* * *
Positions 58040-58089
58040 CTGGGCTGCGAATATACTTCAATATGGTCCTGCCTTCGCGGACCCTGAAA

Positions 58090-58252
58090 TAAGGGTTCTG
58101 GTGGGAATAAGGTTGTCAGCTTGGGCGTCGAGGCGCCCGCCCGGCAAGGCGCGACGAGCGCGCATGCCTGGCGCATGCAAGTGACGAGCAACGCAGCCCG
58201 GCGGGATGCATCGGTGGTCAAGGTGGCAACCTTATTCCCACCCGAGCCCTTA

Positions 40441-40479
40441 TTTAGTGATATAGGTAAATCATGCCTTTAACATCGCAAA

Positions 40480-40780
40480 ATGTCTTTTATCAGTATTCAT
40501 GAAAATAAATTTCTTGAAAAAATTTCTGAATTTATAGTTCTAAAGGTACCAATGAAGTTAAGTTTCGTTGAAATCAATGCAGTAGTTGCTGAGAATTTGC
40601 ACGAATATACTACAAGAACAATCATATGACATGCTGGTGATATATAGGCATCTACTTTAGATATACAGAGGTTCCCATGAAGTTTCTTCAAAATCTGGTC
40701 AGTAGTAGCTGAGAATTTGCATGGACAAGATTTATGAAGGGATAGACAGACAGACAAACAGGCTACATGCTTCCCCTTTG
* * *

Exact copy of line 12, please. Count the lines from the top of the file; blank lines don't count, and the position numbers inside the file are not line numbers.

40601 ACGAATATACTACAAGAACAATCATATGACATGCTGGTGATATATAGGCATCTACTTTAGATATACAGAGGTTCCCATGAAGTTTCTTCAAAATCTGGTC